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Savannah River nuclear site not in danger, says official

Aiken, S.C. -- A bomb-sniffing dog at the Savannah River nuclear site apparently over reacted when it halted a delivery truck on Monday and there does not appear to be a serious security threat there, a U.S. government official said.

The dog barked at truck that services vending machines at the site in South Carolina, said the official who spoke on condition of anonymity. The facility, which had been put on lockdown for a "potential security event" following the alarm, purifies highly enriched uranium, and is part of the Department of Energy's nuclear arm.

The lockdown has now been lifted, according to the plant's official Facebook page.

According to the official, the truck was still being checked, adding that it did not seem that there was a serious security breach.

The Savannah River Site had placed its H Area on a "phase II" security alert, according to an internal memo seen by Reuters. The H Area is where highly enriched uranium is blended down to produce low enriched uranium for use in commercial reactors.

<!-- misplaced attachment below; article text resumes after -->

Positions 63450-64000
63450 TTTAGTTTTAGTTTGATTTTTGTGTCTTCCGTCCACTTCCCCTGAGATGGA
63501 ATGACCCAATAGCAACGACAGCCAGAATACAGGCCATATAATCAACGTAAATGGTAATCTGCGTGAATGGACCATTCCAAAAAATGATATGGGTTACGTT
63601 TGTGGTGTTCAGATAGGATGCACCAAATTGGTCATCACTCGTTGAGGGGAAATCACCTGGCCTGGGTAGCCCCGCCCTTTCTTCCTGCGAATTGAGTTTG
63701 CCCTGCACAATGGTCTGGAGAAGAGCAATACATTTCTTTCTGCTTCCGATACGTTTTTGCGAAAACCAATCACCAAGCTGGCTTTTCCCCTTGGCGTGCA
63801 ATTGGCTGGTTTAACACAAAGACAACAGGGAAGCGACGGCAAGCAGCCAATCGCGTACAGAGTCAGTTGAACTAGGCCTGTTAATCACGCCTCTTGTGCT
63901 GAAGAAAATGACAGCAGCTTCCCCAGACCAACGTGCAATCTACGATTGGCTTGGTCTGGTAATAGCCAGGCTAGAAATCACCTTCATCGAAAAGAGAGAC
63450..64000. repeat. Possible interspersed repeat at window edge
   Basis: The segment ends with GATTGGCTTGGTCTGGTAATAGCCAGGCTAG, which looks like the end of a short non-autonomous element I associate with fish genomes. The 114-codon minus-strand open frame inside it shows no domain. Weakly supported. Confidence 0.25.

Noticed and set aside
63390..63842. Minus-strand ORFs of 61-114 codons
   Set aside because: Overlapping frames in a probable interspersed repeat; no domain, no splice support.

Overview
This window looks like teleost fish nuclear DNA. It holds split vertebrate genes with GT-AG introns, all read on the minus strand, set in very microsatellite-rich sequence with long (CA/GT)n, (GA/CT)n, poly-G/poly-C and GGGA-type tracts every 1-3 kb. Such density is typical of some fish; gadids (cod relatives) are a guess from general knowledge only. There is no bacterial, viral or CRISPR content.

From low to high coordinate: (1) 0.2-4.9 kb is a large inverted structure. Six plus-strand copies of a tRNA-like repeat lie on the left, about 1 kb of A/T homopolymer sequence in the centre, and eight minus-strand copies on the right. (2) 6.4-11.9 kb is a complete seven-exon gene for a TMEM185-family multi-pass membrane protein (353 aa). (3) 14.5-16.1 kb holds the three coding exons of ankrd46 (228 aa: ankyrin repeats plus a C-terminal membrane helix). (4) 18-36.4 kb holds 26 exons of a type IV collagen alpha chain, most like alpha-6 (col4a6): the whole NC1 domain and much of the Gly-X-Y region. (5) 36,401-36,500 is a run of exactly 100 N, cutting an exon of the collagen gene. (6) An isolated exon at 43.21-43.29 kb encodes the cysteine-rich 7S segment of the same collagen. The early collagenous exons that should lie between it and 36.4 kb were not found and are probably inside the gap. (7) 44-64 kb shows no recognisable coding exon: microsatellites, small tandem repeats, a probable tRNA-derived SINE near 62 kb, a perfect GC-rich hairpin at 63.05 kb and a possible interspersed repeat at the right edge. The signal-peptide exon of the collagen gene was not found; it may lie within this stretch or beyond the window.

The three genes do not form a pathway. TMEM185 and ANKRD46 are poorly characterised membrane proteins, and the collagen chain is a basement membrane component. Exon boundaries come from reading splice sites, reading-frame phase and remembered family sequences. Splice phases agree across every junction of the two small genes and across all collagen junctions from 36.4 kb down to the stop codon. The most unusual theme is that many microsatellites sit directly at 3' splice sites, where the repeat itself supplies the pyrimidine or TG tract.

The exact nature of the threat was unclear.

All personnel were asked to remain in their offices or labs and to "standby for further instructions via the Site public address system or instruction via email," the memo said.

The government-run site was constructed in the 1950s to produce basic materials for nuclear weapons, according to a DoE website, and produced one third of U.S. weapons grade plutonium from 1953 to 1988.

Two of the Savannah River Site's 5 reactors have been deactivated. It now blends down enriched uranium for use in commercial reactors. It also is used to store spent fuel. About 36 million gallons of radioactive liquid are stored there in 49 underground tanks.

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